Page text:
Left: Park biologist monitoring red-legged frogs  
Top Right: Red-legged frog egg mass attached to pond vegetation  
Bottom Right: An adult California red-legged frog

The federally threatened California red-legged frog (Rana draytonii) once inhabited ponds and wetlands from Mendocino County to Baja California. Now eliminated from 70 percent of its former range, it primarily lives in coastal drainages from Marin County south to San Simeon.

A number of things led to the California red-legged frog’s decline. In the mid-1800s, they were intensely harvested to satisfy a booming culinary demand for frog’s legs. Widespread draining of ponds and wetlands for development and agriculture over the past 150 years has also destroyed much of their habitat. Numerous non-native plants and animals have been introduced into what remains—in particular, introduced bullfrogs and fish that prey on the frogs have significantly contributed to the frogs’ decline.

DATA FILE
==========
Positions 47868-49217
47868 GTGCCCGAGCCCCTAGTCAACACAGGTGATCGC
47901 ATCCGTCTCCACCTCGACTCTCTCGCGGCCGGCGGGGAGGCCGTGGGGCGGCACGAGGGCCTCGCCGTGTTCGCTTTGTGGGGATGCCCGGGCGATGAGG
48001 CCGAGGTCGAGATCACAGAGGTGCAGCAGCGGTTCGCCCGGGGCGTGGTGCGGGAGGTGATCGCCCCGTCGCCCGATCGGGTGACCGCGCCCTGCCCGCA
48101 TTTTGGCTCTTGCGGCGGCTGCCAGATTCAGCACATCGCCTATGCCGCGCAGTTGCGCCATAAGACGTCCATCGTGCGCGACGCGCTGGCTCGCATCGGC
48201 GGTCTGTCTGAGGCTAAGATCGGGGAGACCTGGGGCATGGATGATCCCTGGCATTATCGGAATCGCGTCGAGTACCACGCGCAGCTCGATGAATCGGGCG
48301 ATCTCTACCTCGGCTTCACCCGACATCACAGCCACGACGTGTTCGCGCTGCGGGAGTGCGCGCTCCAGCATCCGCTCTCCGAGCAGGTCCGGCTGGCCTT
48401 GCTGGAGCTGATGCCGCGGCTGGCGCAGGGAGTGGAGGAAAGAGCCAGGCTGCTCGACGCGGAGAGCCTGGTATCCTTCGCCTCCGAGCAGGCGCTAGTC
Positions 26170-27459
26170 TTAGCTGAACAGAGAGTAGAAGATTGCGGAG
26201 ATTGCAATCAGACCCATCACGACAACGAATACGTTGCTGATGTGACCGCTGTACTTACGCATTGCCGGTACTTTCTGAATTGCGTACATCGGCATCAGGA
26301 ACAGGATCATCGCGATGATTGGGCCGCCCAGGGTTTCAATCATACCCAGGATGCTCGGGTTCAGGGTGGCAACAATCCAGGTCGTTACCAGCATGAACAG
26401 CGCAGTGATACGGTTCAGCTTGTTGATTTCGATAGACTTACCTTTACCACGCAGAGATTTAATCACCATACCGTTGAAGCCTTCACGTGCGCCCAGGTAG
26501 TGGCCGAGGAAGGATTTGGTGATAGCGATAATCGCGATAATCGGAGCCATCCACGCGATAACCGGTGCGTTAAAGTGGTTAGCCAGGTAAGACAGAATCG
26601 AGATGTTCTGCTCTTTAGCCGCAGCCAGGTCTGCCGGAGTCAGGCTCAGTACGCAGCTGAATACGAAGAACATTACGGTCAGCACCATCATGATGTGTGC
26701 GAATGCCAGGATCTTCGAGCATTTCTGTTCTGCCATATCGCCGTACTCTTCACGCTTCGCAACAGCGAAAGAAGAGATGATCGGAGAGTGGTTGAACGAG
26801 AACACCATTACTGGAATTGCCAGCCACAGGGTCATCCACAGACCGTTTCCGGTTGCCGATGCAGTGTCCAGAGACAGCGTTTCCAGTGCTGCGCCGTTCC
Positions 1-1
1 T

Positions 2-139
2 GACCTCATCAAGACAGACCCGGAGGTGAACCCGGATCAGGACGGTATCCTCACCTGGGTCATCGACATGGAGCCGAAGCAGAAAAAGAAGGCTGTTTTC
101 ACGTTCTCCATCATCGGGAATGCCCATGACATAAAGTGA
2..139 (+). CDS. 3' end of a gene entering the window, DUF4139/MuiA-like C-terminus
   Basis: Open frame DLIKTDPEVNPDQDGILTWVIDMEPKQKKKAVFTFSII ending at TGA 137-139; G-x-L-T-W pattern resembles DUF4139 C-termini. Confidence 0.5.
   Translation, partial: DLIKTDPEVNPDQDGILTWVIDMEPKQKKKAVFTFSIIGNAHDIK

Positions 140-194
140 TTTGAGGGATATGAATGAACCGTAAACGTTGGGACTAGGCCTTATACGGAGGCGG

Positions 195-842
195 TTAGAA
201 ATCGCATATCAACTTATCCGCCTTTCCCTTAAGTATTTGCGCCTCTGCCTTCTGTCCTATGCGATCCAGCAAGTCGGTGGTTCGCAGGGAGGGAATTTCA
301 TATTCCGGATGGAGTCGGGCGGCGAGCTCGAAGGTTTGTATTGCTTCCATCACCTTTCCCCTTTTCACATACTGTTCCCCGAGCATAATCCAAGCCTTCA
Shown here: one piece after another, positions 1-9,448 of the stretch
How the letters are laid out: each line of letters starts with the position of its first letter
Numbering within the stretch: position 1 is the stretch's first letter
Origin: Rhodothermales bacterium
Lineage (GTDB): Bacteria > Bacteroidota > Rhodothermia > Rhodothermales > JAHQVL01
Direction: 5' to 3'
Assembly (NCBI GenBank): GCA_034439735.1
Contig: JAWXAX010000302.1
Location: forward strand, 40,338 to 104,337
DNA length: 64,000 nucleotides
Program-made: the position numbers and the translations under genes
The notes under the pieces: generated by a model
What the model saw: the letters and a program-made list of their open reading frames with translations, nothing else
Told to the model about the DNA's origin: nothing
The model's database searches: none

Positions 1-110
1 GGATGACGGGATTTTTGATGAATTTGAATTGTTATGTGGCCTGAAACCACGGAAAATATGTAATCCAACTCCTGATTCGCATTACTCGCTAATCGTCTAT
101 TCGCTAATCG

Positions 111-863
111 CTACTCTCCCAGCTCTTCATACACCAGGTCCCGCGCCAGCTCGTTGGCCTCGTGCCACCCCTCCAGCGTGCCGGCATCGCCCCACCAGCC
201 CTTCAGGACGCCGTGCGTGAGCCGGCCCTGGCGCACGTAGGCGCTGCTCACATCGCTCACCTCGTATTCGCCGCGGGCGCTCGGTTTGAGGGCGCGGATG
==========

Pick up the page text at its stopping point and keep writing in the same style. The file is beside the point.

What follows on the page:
Mori Point and Muir Beach in the Golden Gate National Recreation Area are prime examples of areas where red-legged frogs have been affected by human disturbance. At Mori Point, intensive recreation and a large network of informal trails had eroded the landscape and altered its hydrology. At Muir Beach and the nearby Banducci flower farm, frog habitat had been lost to centuries of agriculture and development.

The National Park Service and their partners have been working together on extensive restoration projects at both sites to improve trail systems, construct ponds and wetlands for breeding frogs, and restore native vegetation. They have been monitoring the frogs to see how the they respond to these changes, and have also done some radio tracking at Mori Point to learn more about how red-legged frogs move across the park’s landscape.

Learn more about red-legged frogs and these restoration and monitoring projects from the resource briefs, multimedia, and links in the menus in the upper right of this page.